Clonaid says a second clone has been born. A new age of super human gods and sub human slaves has begun as we assume the role of God creating our own Garden of Eden or Hell on earth.
The first cloned baby is alleged to be in Florida but genetic testing has been postponed because of the fear of the parents that the child will be taken from them. A lawsuit has already been filed. Their fears are real.
The world has already begun to search out these first cloned children for the purposes of marking them as sub humans. Prejudice and fear has already reared its ugly head. The question of whether these children are truly human is one that will have to be quickly decided. Otherwise they will have no rights in any society.
The net effect will be that clones will continue to be born and not identified. This is a good thing as far as the rights of the clone if they are deemed real humans. But whether cloning is fair to society as a whole is another question. No one knows what the long run effect of these clones will be on the human gene pool. There could be negative genetic manifestations that show up several generations from now.
The drive for money and power and the access to cloning technology have been able to circumvent any government from stopping the cloning of human beings.
The world is so involved with George's war in Iraq that it cannot begin to consider the cloning issue which will have a far greater impact on the human society than anything that Saddam Hussein is up to at the moment.
There is much more to be concerned about regarding human cloning than can even be conceived right now. This issue has come up so quickly that we cannot even formulate the questions much less the answers on this matter.
The cloning issue has the potential to impact on every aspect of human society from political rights, human rights, to our concept of God and our place in the universe. No issue can have a greater impact on our beliefs and philosophy than the issue of clones.
There are plenty of third world governments who will be more than willing to allow cloning to take place within their borders for the right amount of money.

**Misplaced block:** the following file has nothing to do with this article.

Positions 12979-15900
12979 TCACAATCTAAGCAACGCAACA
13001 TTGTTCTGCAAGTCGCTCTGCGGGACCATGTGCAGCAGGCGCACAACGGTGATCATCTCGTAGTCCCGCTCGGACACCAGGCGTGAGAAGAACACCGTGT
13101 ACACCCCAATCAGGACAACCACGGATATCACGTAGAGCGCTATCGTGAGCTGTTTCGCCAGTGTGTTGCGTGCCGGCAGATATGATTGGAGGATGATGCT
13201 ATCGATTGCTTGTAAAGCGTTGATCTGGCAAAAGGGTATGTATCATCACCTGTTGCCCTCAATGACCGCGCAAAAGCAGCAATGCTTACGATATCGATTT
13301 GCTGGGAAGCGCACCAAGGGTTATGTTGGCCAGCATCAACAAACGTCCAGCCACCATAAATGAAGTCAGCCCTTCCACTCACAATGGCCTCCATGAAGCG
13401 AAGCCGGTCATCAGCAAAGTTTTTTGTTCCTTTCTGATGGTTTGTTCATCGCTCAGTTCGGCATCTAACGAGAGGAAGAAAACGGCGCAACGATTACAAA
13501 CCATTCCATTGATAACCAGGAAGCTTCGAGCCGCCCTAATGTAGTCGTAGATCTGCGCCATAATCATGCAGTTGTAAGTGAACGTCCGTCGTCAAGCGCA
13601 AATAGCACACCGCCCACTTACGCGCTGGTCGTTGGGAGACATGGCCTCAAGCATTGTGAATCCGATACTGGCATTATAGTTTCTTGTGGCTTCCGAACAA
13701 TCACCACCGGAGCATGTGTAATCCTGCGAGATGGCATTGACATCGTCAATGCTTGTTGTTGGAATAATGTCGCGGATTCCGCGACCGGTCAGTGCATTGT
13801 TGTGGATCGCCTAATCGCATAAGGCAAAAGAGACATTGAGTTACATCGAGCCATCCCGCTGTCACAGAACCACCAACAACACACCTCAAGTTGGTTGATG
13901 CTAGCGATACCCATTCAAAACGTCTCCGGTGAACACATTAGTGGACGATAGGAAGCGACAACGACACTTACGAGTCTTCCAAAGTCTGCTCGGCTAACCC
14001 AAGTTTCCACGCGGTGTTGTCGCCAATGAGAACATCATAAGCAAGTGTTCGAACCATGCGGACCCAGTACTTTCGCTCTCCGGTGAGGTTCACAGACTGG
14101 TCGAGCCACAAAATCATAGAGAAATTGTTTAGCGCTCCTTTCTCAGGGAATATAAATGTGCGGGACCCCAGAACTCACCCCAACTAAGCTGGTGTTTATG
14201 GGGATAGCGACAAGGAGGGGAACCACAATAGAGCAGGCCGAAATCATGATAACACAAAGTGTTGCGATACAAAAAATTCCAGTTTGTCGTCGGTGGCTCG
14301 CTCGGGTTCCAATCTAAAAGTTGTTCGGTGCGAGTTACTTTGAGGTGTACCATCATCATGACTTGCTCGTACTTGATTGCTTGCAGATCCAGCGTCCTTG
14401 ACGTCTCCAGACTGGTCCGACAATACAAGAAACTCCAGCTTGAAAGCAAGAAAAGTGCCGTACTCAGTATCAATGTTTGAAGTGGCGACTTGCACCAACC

And the cloning will not be restricted to simply helping infertile parents. The cloning will very quickly move to creating super human gods and sub human slaves.
World's Second Cloned Baby Is Born, Raelians Say
Sat January 4, 2003 11:41 AM ET
by Eric Onstad
AMSTERDAM (Reuters) - The world's second cloned baby was born on Friday to a Dutch woman, the head of the Raelian sect in the Netherlands said on Saturday.
"A baby girl was born yesterday evening. The baby is healthy and the mother, too," Bart Overvliet told Reuters by telephone.
The woman, a lesbian, is in the Netherlands with her partner, but the birth might have taken place in another country, he added.
He said the child was created by Clonaid, the same cloning firm that claimed last month to have organized the birth of the first human clone, named "Eve," to a 31-year-old U.S. woman.
Clonaid's initial claim sparked widespread skepticism among scientific experts, and the company has yet to provide DNA samples or other evidence to support its assertions about last month's birth.
Clonaid was established by the Raelian movement, a religious group that believes aliens landed on Earth 25,000 years ago and started the human race through cloning.